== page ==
Figure Jump LinkFigure 3. A, The surgically resected specimen shows a well-circumscribed mass obstructing the truncus intermedius. The surface of the cross-section was smooth and yellow, and no hemorrhage or necrosis was observed. B, Microscopic observation reveals that the tumorous lesion comprised spindle-shaped cells associated with infiltrating lymphocytes and plasma cells (hematoxylin and eosin, original magnification ×200).Grahic Jump Location
Figure Jump LinkFigure 4. A, Immunohistochemistry using the intercalated antibody-enhanced polymer method shows the diffuse cytoplasmic expression of anaplastic lymphoma kinase (ALK) protein in the spindle-shaped cells (original magnification ×200). B, ALK-split fluorescence in situ hybridization shows separate signals of red and green probes, indicating the chromosomal split of ALK locus (original magnification × 400). Nuclei are stained blue with 49,6-diamidino-2-phenylindole. The inset image shows a representative cell that has one ALK-split allele (red and green) and the other normal ALK allele (yellow).Grahic Jump Location

Tables

Suggested Readings

Pettinato G, Manivel JC, De Rosa N, Dehner LP. Inflammatory myofibroblastic tumor (plasma cell granuloma). Clinicopathologic study of 20 cases with immunohistochemical and ultrastructural observations. Am J Clin Pathol. 1990;94(5):538-546. [PubMed]
 
Coffin CM, Patel A, Perkins S, Elenitoba-Johnson KS, Perlman E, Griffin CA. ALK1 and p80 expression and chromosomal rearrangements involving 2p23 in inflammatory myofibroblastic tumor. Mod Pathol. 2001;14(6):569-576. [CrossRef] [PubMed]
 
Travis WD, Elisabeth B, Muller-Hermelink HK, Harris CC., eds. Pathology and Genetics of Tumours of the Lung, Pleural, Thymus and Heart. Lyon, France: IARC Press; 2004.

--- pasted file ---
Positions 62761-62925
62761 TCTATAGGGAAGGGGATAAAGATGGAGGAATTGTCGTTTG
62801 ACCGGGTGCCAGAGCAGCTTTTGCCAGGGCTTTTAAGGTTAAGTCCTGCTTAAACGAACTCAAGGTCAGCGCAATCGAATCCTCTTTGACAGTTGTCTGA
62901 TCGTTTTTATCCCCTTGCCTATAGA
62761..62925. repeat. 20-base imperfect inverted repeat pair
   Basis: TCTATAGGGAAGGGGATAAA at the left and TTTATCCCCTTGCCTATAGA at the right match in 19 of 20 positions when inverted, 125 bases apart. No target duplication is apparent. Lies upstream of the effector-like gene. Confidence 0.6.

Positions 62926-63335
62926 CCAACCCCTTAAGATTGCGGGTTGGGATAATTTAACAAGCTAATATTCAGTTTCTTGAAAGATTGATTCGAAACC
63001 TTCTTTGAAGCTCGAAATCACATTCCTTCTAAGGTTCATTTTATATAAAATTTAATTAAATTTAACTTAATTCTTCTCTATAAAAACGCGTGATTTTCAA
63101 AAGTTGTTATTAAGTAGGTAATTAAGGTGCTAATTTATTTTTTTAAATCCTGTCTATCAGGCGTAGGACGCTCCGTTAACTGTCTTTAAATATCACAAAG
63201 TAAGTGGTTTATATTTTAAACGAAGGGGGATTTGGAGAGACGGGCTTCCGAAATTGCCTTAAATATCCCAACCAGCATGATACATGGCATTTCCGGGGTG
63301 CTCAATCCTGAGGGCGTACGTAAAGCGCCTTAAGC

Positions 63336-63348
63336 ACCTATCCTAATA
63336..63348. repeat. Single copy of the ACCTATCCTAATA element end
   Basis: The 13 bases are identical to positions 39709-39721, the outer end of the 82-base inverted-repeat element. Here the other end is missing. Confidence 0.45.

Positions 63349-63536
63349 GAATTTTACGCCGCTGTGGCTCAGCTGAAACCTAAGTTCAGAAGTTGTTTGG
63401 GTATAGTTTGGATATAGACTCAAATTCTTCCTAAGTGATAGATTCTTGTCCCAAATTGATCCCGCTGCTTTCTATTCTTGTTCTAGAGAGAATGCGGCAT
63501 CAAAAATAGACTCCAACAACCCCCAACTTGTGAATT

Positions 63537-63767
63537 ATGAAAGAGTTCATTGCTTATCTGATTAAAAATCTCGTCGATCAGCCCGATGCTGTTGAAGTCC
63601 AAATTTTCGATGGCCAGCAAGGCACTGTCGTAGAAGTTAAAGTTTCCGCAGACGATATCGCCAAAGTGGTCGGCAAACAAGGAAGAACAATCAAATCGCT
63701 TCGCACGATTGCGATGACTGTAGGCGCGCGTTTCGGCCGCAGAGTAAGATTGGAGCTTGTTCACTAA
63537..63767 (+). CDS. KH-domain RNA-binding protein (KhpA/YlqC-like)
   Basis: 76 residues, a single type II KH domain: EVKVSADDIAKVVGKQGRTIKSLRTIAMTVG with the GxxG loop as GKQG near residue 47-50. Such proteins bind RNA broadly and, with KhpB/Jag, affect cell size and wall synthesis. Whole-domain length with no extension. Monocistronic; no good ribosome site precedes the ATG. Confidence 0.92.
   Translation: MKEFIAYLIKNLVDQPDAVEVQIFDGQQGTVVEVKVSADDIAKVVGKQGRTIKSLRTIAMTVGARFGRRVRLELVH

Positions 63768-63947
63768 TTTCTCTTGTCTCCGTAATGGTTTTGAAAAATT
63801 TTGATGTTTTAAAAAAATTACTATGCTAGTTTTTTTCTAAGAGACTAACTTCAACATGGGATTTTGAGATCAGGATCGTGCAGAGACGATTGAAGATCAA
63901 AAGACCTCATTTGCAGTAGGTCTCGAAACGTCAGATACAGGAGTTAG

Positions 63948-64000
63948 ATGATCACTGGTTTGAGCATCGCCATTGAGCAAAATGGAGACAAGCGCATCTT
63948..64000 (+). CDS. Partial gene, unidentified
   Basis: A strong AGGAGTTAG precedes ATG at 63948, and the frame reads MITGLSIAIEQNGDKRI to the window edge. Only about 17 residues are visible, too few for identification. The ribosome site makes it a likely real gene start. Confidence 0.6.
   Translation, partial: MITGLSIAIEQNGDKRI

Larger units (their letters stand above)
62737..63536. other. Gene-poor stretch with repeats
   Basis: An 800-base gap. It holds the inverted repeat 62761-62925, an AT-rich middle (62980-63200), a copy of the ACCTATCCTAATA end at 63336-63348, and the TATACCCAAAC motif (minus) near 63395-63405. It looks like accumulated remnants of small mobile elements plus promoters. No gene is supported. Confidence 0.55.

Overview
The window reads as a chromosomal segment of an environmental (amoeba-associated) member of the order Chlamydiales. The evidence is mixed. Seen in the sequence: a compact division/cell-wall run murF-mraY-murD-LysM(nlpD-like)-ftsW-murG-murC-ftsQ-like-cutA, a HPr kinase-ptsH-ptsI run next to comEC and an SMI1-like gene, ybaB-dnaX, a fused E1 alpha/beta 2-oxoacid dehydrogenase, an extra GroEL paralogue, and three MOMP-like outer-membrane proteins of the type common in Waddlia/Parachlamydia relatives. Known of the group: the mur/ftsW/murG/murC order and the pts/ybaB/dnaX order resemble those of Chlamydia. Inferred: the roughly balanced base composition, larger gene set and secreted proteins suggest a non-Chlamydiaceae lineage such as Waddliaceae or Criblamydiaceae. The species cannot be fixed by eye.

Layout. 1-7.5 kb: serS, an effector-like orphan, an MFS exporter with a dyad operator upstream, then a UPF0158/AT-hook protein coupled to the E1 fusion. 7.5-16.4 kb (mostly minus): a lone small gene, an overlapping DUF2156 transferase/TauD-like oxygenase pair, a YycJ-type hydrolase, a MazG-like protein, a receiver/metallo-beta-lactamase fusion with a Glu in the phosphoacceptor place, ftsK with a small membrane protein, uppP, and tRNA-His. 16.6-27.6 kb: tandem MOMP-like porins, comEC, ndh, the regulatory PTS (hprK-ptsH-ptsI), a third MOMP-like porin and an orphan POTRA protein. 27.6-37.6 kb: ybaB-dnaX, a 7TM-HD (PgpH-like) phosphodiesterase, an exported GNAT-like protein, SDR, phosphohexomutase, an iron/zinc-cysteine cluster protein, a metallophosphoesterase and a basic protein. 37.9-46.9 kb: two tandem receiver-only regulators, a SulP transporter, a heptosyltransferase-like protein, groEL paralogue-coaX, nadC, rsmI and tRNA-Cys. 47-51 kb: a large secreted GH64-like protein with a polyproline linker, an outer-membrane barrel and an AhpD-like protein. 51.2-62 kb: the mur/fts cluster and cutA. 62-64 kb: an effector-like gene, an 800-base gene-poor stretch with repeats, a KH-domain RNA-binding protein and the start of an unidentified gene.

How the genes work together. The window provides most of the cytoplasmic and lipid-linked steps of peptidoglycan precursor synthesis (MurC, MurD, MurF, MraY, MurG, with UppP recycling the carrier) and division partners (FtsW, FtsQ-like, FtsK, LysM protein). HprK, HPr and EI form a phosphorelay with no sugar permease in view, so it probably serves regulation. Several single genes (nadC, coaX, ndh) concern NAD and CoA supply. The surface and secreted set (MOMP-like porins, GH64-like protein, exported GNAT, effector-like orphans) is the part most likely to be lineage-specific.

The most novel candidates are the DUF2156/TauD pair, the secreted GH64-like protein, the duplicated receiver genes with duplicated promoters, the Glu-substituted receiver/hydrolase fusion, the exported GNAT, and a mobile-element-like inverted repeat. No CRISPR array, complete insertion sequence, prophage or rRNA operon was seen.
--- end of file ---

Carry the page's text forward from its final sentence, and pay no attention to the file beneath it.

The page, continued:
Coffin CM, Hornick JL, Fletcher CD. Inflammatory myofibroblastic tumor: comparison of clinicopathologic, histologic, and immunohistochemical features including ALK expression in atypical and aggressive cases. Am J Surg Pathol. 2007;31(4):509-520. [CrossRef] [PubMed]
 
Gleason BC, Hornick JL. Inflammatory myofibroblastic tumours: where are we now? J Clin Pathol. 2008;61(4):428-437. [CrossRef] [PubMed]
 
Takeuchi K, Choi YL, Togashi Y, et al. KIF5B-ALK, a novel fusion oncokinase identified by an immunohistochemistry-based diagnostic system for ALK-positive lung cancer. Clin Cancer Res. 2009;15(9):3143-3149. [CrossRef] [PubMed]
 
Butrynski JE, D’Adamo DR, Hornick JL, et al. Crizotinib in ALK-rearranged inflammatory myofibroblastic tumor. N Engl J Med. 2010;363(18):1727-1733. [CrossRef] [PubMed]
 
Dua SG, Purandare N, Pramesh CS, et al. Fluoro-deoxy glucose-avid endobronchial inflammatory myofibroblastic tumor mimicking bronchial malignancy: report of a case. J Cancer Res Ther. 2011;7(3):340-343. [CrossRef] [PubMed]
 
Takeuchi K, Soda M, Togashi Y, et al. Pulmonary inflammatory myofibroblastic tumor expressing a novel fusion, PPFIBP1-ALK: reappraisal of anti-ALK immunohistochemistry as a tool for novel ALK fusion identification. Clin Cancer Res. 2011;17(10):3341-3348. [CrossRef] [PubMed]